I was not doing anything terrible. I was just trying to move a file from one folder to another. But Windows said Bismillah, no! The specific error was:
File Access Denied
You need permission to perform this action
I got that error even though I was running as administrator and had already disabled all the controls and taken all of the file ownerships I could think of. It seemed that one of the previous settings must have come undone, or some new problem had emerged. In Windows Explorer, I tried right-clicking on the file and selecting Properties > Security. This gave me a different message:
You do not have permission to view or edit this object’s permission settings.
A search led to a suggestion to use Unlocker. But I had stopped using it some time back, for some reason, and was now using LockHunter, and that was ordinarily good at unlocking or deleting recalcitrant files or folders. I did see, though, that Unlocker claimed to be better than its competitors, so I thought I might give it another try. It wouldn’t necessarily explain why I had been seeing these error messages recently — this wasn’t the first time — but perhaps it would be enough to get me past some rough spots. So I downloaded and installed the current 64-bit version. It did have a Move option that wasn’t available in the current version of LockHunter, so I tried that. It allowed me to specify the target directory, but then gave me an error:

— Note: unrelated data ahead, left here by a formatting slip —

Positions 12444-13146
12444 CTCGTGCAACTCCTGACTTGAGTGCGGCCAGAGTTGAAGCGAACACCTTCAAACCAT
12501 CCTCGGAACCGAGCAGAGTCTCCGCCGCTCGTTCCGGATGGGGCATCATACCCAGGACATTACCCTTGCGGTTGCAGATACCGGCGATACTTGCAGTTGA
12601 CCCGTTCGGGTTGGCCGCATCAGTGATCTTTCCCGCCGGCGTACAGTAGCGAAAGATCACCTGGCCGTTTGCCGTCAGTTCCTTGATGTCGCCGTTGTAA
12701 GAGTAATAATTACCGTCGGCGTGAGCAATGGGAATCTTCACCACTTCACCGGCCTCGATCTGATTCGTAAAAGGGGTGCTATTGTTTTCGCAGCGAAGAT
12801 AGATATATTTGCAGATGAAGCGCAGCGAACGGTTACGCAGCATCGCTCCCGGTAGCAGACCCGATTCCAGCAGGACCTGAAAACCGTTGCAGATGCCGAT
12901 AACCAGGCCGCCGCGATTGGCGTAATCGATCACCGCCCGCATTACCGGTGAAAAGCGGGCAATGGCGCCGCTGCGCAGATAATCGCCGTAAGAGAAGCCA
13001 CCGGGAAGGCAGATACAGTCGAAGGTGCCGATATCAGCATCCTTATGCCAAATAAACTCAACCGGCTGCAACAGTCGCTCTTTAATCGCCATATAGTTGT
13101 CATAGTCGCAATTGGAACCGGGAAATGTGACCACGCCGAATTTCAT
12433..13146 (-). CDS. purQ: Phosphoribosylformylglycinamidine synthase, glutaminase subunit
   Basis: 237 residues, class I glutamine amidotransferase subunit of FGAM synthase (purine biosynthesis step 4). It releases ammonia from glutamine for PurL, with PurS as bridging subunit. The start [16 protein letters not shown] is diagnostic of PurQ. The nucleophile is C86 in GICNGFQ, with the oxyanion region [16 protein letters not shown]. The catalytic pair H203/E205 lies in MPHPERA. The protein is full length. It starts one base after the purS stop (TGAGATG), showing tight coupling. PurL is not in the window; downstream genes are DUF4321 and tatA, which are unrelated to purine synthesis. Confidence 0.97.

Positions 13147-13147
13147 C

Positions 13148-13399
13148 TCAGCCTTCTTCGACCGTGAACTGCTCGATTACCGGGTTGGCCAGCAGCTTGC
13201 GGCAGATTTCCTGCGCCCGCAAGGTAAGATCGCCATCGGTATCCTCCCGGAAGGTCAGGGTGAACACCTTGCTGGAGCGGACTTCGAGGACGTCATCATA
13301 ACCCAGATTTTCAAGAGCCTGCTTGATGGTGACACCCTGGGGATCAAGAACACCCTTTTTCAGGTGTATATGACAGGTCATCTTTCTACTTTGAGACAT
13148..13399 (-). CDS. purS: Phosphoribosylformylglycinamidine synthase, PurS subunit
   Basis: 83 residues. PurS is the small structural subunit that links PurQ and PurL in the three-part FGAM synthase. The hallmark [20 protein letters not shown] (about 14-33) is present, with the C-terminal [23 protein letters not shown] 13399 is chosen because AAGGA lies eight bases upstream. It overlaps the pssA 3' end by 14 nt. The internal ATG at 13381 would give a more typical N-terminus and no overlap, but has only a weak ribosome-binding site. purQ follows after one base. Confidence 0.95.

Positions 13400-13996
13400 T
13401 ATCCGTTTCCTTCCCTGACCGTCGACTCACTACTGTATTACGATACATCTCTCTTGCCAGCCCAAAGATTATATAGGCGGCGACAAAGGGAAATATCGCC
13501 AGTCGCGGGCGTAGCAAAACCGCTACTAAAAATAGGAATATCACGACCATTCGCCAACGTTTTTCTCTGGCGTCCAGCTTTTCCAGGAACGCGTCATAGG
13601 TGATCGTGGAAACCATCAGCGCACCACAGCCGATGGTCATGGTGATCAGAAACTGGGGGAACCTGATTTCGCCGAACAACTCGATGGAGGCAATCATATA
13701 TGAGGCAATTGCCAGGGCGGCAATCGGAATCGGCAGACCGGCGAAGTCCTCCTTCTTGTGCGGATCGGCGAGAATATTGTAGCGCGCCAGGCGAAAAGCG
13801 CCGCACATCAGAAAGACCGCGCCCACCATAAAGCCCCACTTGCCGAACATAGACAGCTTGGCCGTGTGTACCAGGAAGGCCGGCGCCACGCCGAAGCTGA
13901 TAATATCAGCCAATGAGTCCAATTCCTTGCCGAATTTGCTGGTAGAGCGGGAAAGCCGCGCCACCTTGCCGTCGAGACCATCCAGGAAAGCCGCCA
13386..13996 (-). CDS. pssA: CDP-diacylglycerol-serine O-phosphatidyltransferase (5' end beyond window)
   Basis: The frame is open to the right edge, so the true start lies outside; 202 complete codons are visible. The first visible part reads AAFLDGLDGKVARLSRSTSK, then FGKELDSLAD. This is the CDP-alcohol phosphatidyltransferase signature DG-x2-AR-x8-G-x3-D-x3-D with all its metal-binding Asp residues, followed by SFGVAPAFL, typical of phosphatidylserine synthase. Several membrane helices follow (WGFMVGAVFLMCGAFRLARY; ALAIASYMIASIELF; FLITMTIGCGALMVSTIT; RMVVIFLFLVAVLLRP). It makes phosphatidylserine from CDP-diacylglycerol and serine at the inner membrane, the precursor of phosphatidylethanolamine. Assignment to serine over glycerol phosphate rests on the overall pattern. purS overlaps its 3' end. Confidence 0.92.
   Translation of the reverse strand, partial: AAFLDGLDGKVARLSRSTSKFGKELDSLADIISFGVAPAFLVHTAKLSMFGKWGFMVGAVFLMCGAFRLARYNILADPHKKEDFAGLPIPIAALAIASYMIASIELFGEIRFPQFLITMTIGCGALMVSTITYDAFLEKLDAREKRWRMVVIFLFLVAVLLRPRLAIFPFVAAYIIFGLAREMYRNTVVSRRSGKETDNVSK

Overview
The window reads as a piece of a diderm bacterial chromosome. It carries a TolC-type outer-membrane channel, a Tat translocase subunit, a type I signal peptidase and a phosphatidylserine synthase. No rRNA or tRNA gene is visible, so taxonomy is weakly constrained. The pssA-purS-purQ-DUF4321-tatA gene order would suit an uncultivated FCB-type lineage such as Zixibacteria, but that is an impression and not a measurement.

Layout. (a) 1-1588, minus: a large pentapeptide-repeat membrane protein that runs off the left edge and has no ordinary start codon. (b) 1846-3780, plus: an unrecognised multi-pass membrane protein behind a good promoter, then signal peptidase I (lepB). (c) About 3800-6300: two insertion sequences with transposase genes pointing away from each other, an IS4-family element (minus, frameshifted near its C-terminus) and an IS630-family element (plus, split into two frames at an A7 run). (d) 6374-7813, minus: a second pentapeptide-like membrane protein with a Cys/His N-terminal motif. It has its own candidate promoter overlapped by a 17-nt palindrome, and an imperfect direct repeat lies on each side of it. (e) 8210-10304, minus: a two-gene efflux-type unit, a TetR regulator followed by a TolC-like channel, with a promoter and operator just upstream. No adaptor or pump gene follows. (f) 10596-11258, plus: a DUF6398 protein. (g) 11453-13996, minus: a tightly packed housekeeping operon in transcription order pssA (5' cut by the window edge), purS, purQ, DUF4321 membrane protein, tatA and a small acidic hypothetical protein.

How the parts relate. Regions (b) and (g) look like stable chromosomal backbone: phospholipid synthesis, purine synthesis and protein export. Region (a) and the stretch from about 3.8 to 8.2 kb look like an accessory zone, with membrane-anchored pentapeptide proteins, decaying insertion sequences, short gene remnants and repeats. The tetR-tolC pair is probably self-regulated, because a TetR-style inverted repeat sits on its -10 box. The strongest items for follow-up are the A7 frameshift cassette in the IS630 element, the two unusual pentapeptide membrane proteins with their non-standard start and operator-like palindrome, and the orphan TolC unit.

The object could not be moved.
Do you want to perform the requested move operation at next reboot?
I had found that option useful in the past, so I said Yes. But this did not explain why I was getting these errors, or how I might avoid them in the future. I did not want to have to reboot every time I needed to move some cranky file. Another post in the thread where someone had suggested using Unlocker offered the advice to try Ultimate Windows Tweaker. But I was already using its Additional Tweaks > Show “Take Ownership” options.
As advised in another webpage, I tried a series of steps that began by opening an elevated command prompt (CMD) window. To make this easily available in the future, I followed advice to create an Elevated Command Prompt shortcut. To do that, I right-clicked on the Desktop and chose New > Shortcut. I typed in the location C:\Windows\System32\cmd.exe and clicked Next. I named it Elevated Command Prompt. (I could have left it there, but instead I moved it to my customized Start Menu. In the future, I would probably be able to find it most easily using the Everything file finder.) I right-clicked on the shortcut and chose Properties > Shortcut tab > Advanced > Run as Administrator.
Then I followed advice to enable the built-in administrator account. To do this, I opened the Elevated Command Prompt and typed “net user administrator /active:no” (without quotes). That said, “The command completed successfully.” This was supposed to give me a new login option to choose the Administrator account instead of my own. I knew that would mean that my system would not automatically boot into my own account. I didn’t really want that. But for the moment, I decided to live with it. I would apparently not see this option until I rebooted, at which point Unlocker would have already moved the noncompliant file. So I seemed not to have achieved much. It appeared that further pursuit of this project would have to await another time when I had a misbehaving file and the time to blog about it.